After the delivery, the four of us had a prayer together over our son. Our friends left. I know they must have been exhausted. The hospital staff made this extremely difficult time very special for us in many ways. They gave us lots of time to hold Caleb. They filled a little sea shell with plaster Paris and made a cast with Caleb's hand prints and footprints. An organization provides a little gown for stillborn babies and he was dressed in the gown. The nurses took pictures for us and gave us the disk. I hadn't seen those pictures since that time until a few weeks ago. I was looking in a drawer for something and came across two pictures. My daughter was sitting there and I said, "Those pictures are of Caleb." She said, "I don't want to see them, Mom." Maybe someday she will, but maybe not. It's okay if she never does.
The next few hours were extremely difficult. It was hard to let him go when the man from the funeral home came. I was suppose to carry my baby out of the hospital, not someone else. The nurses couldn't understand how we were so strong while waiting for the delivery. They were expecting us to be unable to cope, I suppose. Then after delivery, they were so careful when I was moved to the post-partum room. They didn't want us to hear the bells ring when a baby was born. They didn't want us to hear babies crying. But, we wanted to and we told them so! We wanted to know that babies were being born alive and healthy! It didn't cause us pain. It gave us hope!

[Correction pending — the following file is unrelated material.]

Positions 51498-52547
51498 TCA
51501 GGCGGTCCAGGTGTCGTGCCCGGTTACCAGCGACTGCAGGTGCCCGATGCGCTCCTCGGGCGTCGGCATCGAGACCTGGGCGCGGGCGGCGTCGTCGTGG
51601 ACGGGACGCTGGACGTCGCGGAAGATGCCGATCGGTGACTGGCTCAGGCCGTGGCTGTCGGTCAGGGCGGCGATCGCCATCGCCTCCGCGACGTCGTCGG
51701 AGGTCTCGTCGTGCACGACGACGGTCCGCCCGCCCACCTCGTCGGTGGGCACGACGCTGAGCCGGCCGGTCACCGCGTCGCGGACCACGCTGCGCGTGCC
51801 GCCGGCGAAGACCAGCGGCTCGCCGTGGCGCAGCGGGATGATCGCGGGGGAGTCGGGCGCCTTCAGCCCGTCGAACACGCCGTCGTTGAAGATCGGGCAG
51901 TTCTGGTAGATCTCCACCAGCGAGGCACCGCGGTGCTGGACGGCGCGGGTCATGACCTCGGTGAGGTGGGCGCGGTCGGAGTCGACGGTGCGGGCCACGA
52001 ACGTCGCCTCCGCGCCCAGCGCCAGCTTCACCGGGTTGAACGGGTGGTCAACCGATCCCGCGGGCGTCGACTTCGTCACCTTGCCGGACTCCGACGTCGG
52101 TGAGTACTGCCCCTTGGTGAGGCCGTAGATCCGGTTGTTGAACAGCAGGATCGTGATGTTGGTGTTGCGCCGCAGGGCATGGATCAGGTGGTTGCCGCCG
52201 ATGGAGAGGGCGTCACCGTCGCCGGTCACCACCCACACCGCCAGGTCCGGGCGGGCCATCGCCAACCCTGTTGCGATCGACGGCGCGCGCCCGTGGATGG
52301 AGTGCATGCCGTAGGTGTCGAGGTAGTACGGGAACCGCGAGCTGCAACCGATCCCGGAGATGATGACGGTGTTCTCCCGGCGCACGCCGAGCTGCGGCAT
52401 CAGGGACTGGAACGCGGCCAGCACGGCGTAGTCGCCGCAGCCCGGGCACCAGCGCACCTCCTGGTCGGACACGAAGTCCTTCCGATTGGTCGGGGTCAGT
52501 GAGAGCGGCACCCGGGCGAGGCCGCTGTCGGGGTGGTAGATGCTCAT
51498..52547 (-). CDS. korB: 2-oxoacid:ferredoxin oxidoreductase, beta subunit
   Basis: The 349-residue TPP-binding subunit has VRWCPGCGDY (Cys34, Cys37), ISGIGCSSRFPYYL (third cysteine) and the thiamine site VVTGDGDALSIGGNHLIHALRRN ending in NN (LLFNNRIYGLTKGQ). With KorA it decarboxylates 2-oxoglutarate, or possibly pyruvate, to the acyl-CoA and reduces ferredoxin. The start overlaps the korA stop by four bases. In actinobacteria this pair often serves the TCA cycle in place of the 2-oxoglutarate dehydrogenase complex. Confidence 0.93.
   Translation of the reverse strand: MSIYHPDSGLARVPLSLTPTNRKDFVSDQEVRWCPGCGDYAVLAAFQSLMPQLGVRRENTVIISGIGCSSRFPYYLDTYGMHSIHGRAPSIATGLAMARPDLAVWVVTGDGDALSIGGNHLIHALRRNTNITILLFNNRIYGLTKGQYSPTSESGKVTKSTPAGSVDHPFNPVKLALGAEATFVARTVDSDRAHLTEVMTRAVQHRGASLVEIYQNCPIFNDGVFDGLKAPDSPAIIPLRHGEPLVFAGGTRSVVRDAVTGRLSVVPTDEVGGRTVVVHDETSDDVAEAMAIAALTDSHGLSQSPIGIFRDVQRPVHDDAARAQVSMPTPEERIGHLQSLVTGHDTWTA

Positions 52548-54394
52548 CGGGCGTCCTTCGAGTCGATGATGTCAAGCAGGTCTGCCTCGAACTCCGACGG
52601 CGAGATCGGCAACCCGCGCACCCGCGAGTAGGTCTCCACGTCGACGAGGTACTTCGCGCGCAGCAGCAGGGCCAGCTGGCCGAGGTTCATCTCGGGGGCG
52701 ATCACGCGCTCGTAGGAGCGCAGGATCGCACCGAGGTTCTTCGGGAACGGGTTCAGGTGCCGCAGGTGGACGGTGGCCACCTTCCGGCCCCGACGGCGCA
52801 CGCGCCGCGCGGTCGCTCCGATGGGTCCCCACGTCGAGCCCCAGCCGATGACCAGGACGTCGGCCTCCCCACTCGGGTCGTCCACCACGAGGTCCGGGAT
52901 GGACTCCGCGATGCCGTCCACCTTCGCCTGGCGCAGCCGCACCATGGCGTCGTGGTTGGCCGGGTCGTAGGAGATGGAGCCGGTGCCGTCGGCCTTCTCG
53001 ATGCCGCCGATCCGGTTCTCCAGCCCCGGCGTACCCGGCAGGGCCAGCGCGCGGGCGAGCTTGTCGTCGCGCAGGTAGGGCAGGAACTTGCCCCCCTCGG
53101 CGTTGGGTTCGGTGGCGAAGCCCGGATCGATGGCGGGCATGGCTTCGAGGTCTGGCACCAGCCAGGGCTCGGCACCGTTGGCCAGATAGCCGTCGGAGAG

The first place we went after we left the hospital was Walmart. I don't remember why, but I did want to buy a little tiny baby doll. I wanted it to show our children about how small Caleb was. I thought it would help them understand just how tiny and fragile he was. Purchasing that doll was extremely hard. Being in Walmart itself was hard.